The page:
“They go to well-known places in the 70s and 80s,” said Louie Gasparro, an actor and artist whose graffiti was KR.ONE. “This folklore has reached the community in Europe, so for European writers it’s a pilgrimage.”

A Manhattan-bound 3 train enters a tunnel just before Utica Avenue station in Brooklyn on May 5, 2022. Ben Fractenberg/THE CITY

Fred Vilomar, who tagged the trains as “REE” from 1973 to 1977, said the Brownsville neighborhood had been “well known” in street art circles for decades.

“It was a hotspot when I was a teenager, but to get into this place you have to have timing and luck, you know?” he said. “It’s a risky game to play and I’m sorry their lives were lost.”

Vilomar, who is in his 60s and remains active as a street artist, said he quit spray painting on the subway after a friend was fatally hit by a train in the 1970s.

“I saw what it did to my friends and also to children coming from abroad,” he said. “For them it’s like the holy grail to come to New York and paint a subway car – they take that glory with them and have that notch on their belt, but they have to understand that it’s not that glorious. that it seems.”

The short-lived sizzle caused by social media photos and videos of spray-painted trains, which the MTA quickly removed from passenger service, contributed to the resurgence of graffiti on the subway, according to veterans of the scene.

“The MTA’s line of thinking was that if you remove the train from service instantly, you never let anyone see it and you immediately remove the motivation,” said Felisbret, the author of “Graffiti New York” and founder of, which chronicles the history of subway graffiti. “But with the advent of social media, they don’t really have that as a fighting tactic anymore.”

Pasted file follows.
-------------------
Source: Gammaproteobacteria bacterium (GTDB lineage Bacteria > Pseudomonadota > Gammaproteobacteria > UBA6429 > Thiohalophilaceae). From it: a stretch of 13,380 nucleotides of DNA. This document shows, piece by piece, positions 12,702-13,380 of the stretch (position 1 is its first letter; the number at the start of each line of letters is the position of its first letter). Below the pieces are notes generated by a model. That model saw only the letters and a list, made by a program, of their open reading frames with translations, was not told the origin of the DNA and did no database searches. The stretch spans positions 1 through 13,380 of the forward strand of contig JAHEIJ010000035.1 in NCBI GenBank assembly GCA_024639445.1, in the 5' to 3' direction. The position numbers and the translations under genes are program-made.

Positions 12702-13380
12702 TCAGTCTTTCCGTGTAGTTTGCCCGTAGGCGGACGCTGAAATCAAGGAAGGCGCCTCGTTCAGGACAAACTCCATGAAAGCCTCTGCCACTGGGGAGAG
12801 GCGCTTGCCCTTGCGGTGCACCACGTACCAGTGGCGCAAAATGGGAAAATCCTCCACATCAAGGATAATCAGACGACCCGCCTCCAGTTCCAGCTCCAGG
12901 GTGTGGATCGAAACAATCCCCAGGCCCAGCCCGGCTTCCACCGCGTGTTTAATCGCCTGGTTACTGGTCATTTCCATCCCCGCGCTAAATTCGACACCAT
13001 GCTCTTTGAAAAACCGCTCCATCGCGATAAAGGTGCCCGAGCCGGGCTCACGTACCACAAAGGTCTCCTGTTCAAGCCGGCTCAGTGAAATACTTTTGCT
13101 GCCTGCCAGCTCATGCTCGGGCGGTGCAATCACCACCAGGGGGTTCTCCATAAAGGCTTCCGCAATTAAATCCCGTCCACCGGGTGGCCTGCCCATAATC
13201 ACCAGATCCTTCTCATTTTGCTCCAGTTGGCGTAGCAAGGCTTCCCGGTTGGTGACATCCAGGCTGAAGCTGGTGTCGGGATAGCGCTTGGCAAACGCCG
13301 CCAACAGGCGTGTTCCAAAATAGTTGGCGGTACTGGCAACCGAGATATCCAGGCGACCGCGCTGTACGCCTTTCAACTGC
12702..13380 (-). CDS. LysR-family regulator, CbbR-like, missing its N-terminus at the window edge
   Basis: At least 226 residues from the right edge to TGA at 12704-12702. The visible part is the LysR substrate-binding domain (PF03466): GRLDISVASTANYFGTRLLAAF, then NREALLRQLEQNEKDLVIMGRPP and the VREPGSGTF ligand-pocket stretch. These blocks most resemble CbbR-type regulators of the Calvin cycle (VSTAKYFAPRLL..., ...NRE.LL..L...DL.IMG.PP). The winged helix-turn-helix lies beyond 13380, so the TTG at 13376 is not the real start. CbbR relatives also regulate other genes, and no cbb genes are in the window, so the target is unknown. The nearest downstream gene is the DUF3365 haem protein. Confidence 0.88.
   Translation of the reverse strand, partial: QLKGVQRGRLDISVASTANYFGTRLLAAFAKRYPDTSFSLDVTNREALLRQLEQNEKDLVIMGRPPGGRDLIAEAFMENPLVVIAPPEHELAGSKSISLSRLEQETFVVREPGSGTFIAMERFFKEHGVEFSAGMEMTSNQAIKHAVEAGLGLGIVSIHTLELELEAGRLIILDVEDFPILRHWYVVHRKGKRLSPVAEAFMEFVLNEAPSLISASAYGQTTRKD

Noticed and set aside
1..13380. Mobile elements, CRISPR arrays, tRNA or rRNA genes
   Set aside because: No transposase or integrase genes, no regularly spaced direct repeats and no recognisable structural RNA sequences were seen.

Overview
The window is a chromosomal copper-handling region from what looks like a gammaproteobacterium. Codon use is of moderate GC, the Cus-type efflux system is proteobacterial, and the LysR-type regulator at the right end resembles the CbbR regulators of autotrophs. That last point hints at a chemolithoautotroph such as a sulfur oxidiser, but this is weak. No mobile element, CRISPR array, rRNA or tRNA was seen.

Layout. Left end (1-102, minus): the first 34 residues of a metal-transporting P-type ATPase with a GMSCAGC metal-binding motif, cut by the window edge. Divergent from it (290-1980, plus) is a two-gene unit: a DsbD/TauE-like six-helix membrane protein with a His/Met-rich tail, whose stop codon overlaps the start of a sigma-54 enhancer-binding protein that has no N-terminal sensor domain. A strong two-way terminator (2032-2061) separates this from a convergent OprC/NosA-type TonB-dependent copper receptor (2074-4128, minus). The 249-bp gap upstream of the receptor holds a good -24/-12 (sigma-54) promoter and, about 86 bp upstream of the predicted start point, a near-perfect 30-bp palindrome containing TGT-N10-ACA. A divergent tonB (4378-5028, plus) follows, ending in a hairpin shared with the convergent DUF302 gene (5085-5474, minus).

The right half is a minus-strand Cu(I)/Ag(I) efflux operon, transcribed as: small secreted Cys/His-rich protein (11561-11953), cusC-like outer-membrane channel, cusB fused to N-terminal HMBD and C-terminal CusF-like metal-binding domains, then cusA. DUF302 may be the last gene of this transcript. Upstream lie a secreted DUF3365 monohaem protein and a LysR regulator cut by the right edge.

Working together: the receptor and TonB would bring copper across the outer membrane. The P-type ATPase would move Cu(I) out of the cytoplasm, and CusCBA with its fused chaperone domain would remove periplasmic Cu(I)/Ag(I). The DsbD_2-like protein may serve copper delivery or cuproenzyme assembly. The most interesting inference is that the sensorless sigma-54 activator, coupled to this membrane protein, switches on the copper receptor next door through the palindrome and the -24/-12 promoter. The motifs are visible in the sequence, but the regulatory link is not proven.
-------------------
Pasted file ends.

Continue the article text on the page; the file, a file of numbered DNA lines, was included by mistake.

The cost of painting

The MTA said it plans to spend more than $1 million in 2022 on graffiti-related costs, as it did the previous two years.

Hundreds of millions of dollars were spent targeting graffiti from 1972 to 1989, when the MTA took what it said was the last graffiti-covered train out of service to be cleaned up.

“It’s expensive to clean up,” said Lisa Daglian, executive director of the MTA’s Permanent Citizens’ Advisory Committee. “And that’s causing delays and is a symptom of the larger issues we’re facing as a society and as a system.”

The subway system has seen a nearly 20% increase since 2019 in the number of people on the tracks, most of whom are there voluntarily, according to the MTA, which is studying ways to reduce intrusions into train paths.

The agency could not say how many of the track trespassing cases involved graffiti.

Ceet Fouad, a Franco-Algerian artist, told Gothamist last month that he was unaware that Blanc and Audebert planned to spray paint on the metro trains when he dined with them the day before. their discovery on the tracks.

“If I knew, I would tell them not to do it,” he said.

Felisbret, the veteran graffiti artist, told THE CITY this week he was “truly horrified” by the two deaths, but said he does not expect a long-term deterrent effect on the number of artists strangers who want to spray paint on the subway.

“I wouldn’t be surprised if we see tributes to them on trains soon, paintings that are posted on Instagram,” he said. “I think it will only slow things down briefly.”